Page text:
Dolen Perkins-Valdez: On History’s Untold Stories
Dolen Perkins-Valdez is the New York Times bestselling author of Wench and Balm. She was a finalist for two NAACP Image Awards and the Hurston-Wright Legacy Award for fiction, and was awarded the First Novelist Award by the Black Caucus of the ALA. Find her on Twitter, Facebook, and Instagram.
In this post, Dolen discusses how a personal curiosity evolved into a fervent need to share in her new historical fiction novel, Take My Hand, her hope for other writers, and more!
Name: Dolen Perkins-Valdez
Literary agent: Stephanie Cabot, Susanna Lea Associates
Book title: Take My Hand
Publisher: Berkley Books/PRH
Release date: April 12, 2022
Genre/category: Historical Fiction/Women’s Fiction/African American
Previous titles: Wench; Balm (both by Amistad/HarperCollins)
Elevator pitch for the book: A searing and compassionate new novel about a young Black nurse’s shocking discovery and burning quest for justice in post-segregation Alabama, from the New York Times bestselling author of Wench.
What prompted you to write this book?
I was inspired to write this story when I learned of the true story of two little girls who were sterilized without their consent in 1970s Alabama. I was curious to know more about the nurses who worked at the family planning clinic where the girls were patients.
How long did it take to go from idea to publication? And did the idea change during the process?
The book took six years to write. I was drafting the manuscript for two years, but in 2017 I visited Montgomery, Alabama, and met with the lead lawyer on the historical case. That interview influenced me greatly because I began to fully realize the magnitude of the case in national history. In that moment it went from my own individual curiosity to a burning quest to share this story with more people, and hopefully with the world.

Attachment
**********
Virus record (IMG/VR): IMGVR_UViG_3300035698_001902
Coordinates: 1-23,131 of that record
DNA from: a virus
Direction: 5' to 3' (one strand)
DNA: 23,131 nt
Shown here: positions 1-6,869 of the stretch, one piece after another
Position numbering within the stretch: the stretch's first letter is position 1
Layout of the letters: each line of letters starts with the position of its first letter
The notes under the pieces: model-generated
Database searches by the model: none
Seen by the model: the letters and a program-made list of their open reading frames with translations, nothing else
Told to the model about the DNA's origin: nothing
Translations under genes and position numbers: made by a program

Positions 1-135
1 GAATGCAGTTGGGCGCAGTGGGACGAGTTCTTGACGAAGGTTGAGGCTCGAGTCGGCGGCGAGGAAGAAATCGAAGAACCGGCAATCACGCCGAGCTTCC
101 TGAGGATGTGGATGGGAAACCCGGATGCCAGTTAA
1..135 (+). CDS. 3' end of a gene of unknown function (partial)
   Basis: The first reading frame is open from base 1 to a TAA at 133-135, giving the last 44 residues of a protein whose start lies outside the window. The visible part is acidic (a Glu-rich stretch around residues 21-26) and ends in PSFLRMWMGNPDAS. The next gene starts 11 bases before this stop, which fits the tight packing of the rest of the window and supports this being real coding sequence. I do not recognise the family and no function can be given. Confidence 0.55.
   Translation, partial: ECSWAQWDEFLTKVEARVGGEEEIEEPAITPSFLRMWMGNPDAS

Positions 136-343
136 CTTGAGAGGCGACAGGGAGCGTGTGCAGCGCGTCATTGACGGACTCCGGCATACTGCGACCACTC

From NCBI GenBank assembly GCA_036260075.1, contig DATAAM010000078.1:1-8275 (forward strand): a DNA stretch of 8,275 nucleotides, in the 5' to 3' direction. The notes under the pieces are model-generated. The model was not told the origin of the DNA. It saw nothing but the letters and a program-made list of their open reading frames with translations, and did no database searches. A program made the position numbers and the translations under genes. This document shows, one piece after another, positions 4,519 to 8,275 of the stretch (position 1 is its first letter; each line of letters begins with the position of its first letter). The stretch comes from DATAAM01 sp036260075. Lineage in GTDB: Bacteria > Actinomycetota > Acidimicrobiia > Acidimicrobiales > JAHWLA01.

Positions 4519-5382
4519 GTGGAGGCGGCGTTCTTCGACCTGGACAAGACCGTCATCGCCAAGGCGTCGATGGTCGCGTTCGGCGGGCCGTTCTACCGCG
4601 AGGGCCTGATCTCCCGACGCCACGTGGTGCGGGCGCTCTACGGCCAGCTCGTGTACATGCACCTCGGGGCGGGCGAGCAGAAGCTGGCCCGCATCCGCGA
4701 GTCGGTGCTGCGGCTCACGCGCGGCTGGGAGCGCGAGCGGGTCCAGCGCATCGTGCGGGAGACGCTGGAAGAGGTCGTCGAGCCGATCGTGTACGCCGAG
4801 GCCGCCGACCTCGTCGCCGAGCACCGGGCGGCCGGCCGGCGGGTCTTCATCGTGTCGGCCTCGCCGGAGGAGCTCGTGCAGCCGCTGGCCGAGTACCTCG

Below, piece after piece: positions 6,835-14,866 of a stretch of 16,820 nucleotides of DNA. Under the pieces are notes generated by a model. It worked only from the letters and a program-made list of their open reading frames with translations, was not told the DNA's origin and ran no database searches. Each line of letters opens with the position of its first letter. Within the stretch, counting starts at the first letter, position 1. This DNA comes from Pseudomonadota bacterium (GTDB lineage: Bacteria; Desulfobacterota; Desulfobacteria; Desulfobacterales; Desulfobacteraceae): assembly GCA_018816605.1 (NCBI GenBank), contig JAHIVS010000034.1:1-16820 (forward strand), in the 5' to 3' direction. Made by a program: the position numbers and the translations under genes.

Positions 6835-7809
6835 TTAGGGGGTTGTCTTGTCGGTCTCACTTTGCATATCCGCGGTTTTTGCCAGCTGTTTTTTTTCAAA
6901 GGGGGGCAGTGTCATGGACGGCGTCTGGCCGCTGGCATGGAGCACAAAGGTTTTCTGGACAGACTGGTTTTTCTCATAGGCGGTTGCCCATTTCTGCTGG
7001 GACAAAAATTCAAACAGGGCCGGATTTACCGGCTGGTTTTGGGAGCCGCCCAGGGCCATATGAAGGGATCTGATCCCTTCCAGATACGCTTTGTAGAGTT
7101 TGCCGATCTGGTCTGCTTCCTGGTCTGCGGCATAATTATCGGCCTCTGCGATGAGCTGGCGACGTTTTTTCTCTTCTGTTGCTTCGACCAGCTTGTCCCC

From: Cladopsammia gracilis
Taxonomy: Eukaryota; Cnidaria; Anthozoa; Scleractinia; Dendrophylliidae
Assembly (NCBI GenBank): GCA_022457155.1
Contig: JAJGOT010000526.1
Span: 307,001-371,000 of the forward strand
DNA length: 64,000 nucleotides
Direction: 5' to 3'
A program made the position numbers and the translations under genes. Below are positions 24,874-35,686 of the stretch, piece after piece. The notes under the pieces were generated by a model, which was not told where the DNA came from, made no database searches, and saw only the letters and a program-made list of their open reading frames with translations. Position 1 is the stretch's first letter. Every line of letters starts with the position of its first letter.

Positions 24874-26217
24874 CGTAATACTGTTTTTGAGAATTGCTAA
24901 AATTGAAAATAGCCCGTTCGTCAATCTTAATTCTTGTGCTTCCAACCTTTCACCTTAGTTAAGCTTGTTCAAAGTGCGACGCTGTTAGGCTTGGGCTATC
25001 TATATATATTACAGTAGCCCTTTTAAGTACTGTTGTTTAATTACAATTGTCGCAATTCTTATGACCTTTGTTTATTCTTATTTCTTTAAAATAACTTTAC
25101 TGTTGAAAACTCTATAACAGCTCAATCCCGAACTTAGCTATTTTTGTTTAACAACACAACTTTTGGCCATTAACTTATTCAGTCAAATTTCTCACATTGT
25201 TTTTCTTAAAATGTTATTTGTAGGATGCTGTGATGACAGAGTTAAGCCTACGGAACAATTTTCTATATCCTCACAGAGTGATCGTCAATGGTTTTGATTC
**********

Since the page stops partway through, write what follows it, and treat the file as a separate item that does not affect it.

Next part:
Were there any surprises or learning moments in the publishing process for this title?
In the publishing process, I’ve been both surprised and delighted to have interest from international publishers. So far, the book has sold in the U.K., France, and Russia. I never imagined that this story about two little black girls in Alabama would generate such international interest.
Another lesson I’ve learned with this third novel is that it isn’t a terrible thing to take my time with a manuscript draft. I’ve always felt guilty that I’m a slow writer, but I’m learning that sometimes the book needs time. Sometimes the writer needs time. I’m grateful that by the time it made it to the desk of my editor Amanda Bergeron at Berkley Books, it was ready for her brilliant feedback that would shape it into the novel it would eventually become.
Were there any surprises in the writing process for this book?
The biggest surprise may have been that the story hadn’t been written about before. This was such a pivotal moment in history. Everyone should know this story. That was both a surprise and a motivator.
What do you hope readers will get out of your book?
I hope readers will think carefully about their efforts to help other people—that we acknowledge the agency and individual humanity of people. I want them to be aware that there are reproductive violations that occur even today. I hope people will view this issue as worthy of their concern and action.
Finally, I hope they fall in love with my main character, Civil Townsend. She is imperfect, but she is trying her best to learn from her mistakes. Just like every single one of us.
If you could share one piece of advice with other writers, what would it be?
My best advice is not to give up. The media is filled with the glamorous successes of debut writers and young, precocious talent. But there are many of us who toil for years, with only our friends and family for encouragement. Take strength in your support circle, and do not give up.